Lesser White-nosed Monkey (Cercopithecus petaurista)
This species has cheek pouches to carry food in while it forages. The average body mass for an adult male lesser white-nosed monkey is between 4 and 8 kilograms, and for the female it is between 4 and 5 kilograms. There is a white spot on the nasal area, thus the common name.
The lesser white-nosed monkey is found in the countries of Benin, Ghana, Ivory Coast, Liberia, Sierra Leone, and Togo. This species lives in a variety of habitats, but prefers thick, young secondary growth and riverine forests.
The lesser white-nosed monkey is a frugivorous species, but leaves, insects, and shoots are also consumed. Group sizes range from 15 to 20 individuals. This species is diurnal and arboreal.
The lesser white-nosed monkey moves through the forest quadrupedally (Fleagle, 1988).
The lesser white-nosed monkey has a unimale social system with a polygynous mating system. Occasionally males try to over-take the resident male, but this does not always lead to a success. When a male does try to immigrate into a group there is a high amount of competition amongst the males. The males disperse from their natal groups in this species.
boom calls: These calls are performed by male lesser white-nosed monkeys (Estes, 1991). This call is low in frequency and is a short tonal call (Estes, 1991). The resonance is enhanced by air sacs to carry the distance further (Gautier and Gautier-Hion, 1977). This is used to communicate territoriality (Estes, 1991).
chirps: These noises are uttered by females and subadults of the troop and is used to bring the troop to alertness, stimulate mobbing behavior, stimulate the leaving of open areas, and to elicit calling (Estes, 1991). These calls are birdlike in nature and tend to be short in duration (Estes, 1991).
isolation calls: These are given by group members separated from the troop (Estes, 1991). In the lesser white-nosed monkey these calls tend to be noisy, and they are most often emitted by infants and juveniles (Estes, 1991).
mutual genital sniffing: Two individuals sniffs each others anogenital region at the same time (Estes, 1991). Males perform this behavior upon each other (Estes, 1991).
muzzle sniff: This behavior is performed by juvenile male lesser white-nosed monkeys (Gautier and Gautier-Hion, 1977). This is done by the juvenile male to an adult male when the adult is giving a loud call (Gautier and Gautier-Hion, 1977).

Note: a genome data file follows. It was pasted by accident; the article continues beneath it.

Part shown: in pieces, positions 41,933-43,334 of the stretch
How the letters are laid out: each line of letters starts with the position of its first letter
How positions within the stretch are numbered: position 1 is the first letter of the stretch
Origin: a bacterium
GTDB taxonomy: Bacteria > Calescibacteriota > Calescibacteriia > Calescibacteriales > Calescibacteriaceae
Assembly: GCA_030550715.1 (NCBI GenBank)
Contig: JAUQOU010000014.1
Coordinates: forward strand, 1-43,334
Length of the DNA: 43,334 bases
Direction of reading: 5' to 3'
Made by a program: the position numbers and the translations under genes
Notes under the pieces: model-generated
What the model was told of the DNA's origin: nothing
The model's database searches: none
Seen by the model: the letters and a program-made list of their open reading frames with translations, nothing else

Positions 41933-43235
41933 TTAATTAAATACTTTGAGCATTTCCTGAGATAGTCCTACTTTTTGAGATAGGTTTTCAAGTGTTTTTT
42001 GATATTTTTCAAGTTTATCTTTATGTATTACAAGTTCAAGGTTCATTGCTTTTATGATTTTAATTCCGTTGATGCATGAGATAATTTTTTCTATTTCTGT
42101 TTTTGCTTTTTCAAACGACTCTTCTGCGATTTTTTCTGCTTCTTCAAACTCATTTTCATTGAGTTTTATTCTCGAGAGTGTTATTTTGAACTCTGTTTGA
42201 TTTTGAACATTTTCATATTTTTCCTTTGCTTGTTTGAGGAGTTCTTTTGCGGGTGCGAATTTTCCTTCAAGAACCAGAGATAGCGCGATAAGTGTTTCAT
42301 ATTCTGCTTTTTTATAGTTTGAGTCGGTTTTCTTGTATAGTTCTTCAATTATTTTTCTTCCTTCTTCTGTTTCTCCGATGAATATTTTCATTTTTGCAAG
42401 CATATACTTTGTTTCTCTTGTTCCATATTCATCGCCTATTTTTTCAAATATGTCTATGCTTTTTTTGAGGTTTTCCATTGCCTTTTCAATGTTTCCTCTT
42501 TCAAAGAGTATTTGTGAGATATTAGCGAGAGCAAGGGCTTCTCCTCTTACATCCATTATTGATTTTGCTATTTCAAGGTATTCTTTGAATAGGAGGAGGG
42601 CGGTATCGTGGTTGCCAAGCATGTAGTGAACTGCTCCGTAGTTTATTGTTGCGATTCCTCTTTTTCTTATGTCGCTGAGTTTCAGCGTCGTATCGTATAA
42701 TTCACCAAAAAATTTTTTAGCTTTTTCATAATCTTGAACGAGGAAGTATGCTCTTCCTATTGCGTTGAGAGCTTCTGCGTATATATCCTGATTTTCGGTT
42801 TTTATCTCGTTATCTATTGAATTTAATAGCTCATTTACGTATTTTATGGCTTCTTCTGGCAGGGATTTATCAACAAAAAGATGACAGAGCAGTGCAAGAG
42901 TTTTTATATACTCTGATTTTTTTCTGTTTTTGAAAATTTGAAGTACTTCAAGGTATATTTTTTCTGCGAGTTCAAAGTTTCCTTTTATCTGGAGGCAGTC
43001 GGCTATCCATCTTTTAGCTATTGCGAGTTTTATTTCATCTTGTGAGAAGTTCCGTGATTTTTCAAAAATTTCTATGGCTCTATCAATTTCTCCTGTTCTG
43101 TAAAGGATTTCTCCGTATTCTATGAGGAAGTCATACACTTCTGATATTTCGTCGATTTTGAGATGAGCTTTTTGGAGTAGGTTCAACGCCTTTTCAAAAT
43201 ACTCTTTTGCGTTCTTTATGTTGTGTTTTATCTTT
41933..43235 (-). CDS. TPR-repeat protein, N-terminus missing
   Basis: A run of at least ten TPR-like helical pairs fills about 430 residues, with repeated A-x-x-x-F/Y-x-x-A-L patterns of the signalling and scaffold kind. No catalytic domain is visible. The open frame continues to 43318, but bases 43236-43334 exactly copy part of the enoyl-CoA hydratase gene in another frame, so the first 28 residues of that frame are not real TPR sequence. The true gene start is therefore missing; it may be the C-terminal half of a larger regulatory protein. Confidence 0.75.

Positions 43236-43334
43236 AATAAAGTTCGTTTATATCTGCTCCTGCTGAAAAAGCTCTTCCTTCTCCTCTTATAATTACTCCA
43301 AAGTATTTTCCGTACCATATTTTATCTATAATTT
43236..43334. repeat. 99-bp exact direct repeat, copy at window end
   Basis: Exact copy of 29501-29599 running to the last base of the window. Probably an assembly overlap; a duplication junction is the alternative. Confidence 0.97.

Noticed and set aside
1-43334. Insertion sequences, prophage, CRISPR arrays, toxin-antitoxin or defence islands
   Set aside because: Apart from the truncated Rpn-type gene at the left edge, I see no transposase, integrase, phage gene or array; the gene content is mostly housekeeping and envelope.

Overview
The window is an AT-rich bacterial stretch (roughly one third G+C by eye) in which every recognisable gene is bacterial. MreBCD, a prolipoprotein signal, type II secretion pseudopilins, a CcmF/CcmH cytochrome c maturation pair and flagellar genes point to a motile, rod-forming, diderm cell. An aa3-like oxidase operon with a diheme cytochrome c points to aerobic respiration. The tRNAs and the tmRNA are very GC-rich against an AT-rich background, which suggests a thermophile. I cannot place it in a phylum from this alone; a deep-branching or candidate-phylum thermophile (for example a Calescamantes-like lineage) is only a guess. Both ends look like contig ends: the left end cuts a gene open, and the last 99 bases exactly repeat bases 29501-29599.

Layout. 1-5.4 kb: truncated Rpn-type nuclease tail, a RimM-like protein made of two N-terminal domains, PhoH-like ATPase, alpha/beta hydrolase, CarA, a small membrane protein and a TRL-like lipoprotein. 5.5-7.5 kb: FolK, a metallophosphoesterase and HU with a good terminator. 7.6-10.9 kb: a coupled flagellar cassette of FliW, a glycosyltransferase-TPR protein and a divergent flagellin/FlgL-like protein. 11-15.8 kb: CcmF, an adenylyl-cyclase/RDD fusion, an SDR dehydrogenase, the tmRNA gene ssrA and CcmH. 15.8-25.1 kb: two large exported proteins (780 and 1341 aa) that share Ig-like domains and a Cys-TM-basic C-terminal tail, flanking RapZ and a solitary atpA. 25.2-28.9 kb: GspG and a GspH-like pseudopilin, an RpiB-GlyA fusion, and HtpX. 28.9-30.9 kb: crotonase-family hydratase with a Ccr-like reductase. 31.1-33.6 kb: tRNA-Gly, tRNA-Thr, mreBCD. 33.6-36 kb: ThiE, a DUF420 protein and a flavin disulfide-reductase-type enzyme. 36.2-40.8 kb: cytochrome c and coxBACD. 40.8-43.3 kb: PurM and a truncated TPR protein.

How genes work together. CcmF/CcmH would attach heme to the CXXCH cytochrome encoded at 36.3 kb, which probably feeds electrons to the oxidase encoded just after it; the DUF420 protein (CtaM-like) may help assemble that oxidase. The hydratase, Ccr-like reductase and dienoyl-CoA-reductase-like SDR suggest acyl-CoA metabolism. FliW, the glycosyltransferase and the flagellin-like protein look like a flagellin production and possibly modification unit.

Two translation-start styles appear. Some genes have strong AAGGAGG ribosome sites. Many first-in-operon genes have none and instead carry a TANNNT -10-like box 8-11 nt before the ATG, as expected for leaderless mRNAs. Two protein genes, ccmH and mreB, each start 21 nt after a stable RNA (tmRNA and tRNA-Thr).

staring: This display by the lesser white-nosed monkey is used as a threat display (Estes, 1991). The eyes are fixed on the stimulus and the eyebrows are raised and the scalp is retracted, the facial skin is also stretched by moving the ears back (Estes, 1991). Underneath the eye lids the color is different which contrasts sharply with the surrounding facial color (Estes, 1991)
staring with open mouth: This is the stare accompanied by the mouth being open but the teeth are covered (Estes, 1991). This is a threat expression and often occurs with head-bobbing (Estes, 1991).
head-bobbing: This is used as a threat display by the lesser white-nosed monkey and head bobs up and down (Estes, 1991). This often occurs with staring with open mouth (Estes, 1991).
fear grimace: The lips are retracted so that the teeth are shown; the teeth are clenched together (Estes, 1991). This display functions as an appeasement signal to reduce aggression in aggressive encounters (Estes, 1991).
yawning: This is where the mouth is opened to reveal the canines, and is performed by the adult male (Estes, 1991). This is used as an expression of tension or as a threat display (Estes, 1991).
The lesser white-nosed monkey gives birth to a single offspring. Females are the ones who solicit copulation from the male (Estes, 1991). During estrus the vulva of the female swells and pinkens (Gautier-Hion and Gautier, 1976).
presenting: This behavior is performed by the female to elicit copulation from the male; this pattern tells the male that she is ready for copulation (Estes, 1991).
pouting: Females do this during copulation while looking over their shoulder at the male (Estes, 1991). The lower lip is extruded forward while the lips remain closed (Estes, 1991).
Burton, F. 1995. The Multimedia Guide to the Non-human Primates. Prentice-Hall Canada Inc.
Estes, R.D. 1991. The Behavior Guide to African Mammals. University of California Press.
Fleagle, J. G. 1988. Primate Adaptation and Evolution. Academic Press.
Gautier, J.P. and Gautier-Hion, A. 1977. Communication in Old World Monkeys. In Sebeok 1977.
Gautier-Hion, A. and Gautier, J.P. 1976. Croissance, Maturite Sexuelle et Sociale, Reproduction chez les Cercopithecines Forestiers Africains. Folia Primatologica Vol. 22, 134-177.
Last Updated: June 10, 2007.
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